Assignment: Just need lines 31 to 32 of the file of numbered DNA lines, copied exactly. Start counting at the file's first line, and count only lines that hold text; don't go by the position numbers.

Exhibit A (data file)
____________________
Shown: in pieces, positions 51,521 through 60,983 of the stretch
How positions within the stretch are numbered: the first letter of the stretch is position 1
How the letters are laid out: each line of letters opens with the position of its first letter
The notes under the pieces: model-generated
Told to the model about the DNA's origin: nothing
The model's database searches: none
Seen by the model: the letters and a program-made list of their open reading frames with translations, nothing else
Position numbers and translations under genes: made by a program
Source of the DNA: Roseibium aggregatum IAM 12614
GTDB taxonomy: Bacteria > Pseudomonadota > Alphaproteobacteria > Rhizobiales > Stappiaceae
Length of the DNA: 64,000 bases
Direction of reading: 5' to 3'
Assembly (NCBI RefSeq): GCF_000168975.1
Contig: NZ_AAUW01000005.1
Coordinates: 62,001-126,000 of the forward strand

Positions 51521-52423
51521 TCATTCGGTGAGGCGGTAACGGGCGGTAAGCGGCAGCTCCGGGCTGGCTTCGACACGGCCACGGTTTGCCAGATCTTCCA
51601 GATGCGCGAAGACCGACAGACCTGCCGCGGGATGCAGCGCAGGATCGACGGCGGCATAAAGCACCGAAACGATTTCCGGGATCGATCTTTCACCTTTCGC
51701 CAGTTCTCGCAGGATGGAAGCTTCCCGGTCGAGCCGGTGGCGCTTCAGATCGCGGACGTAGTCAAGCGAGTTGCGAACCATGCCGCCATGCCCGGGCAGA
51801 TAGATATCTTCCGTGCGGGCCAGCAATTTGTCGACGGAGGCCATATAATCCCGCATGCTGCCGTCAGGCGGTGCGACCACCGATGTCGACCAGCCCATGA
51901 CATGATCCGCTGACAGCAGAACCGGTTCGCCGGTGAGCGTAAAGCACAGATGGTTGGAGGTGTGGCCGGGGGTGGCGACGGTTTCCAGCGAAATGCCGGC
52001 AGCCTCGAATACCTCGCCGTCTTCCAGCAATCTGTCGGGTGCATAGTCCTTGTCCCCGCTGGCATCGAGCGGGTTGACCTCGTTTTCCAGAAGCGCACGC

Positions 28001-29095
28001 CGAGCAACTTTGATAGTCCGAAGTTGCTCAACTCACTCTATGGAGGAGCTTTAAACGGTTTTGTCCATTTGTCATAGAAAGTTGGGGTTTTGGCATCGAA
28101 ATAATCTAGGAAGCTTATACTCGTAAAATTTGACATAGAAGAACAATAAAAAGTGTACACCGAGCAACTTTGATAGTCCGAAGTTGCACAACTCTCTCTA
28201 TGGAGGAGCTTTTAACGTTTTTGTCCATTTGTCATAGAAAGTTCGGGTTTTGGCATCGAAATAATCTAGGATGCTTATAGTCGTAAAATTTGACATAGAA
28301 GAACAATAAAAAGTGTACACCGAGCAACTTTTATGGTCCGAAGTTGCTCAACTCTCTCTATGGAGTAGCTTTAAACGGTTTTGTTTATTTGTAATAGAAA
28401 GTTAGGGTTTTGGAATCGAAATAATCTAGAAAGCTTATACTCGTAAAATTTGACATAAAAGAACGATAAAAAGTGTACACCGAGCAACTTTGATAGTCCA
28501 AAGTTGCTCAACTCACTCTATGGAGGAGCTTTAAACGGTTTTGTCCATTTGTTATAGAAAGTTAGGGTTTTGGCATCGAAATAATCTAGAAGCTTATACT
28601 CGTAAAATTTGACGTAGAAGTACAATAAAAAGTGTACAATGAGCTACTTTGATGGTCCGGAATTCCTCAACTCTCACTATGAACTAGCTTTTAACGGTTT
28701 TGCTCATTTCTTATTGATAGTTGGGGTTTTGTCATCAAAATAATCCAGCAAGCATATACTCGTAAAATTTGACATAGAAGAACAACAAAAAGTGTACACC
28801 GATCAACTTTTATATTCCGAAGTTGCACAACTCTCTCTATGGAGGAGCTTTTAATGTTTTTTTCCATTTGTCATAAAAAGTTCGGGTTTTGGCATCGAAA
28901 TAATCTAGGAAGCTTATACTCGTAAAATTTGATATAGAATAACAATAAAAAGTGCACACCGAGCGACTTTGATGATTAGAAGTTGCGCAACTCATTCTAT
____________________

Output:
28701 TGCTCATTTCTTATTGATAGTTGGGGTTTTGTCATCAAAATAATCCAGCAAGCATATACTCGTAAAATTTGACATAGAAGAACAACAAAAAGTGTACACC
28801 GATCAACTTTTATATTCCGAAGTTGCACAACTCTCTCTATGGAGGAGCTTTTAATGTTTTTTTCCATTTGTCATAAAAAGTTCGGGTTTTGGCATCGAAA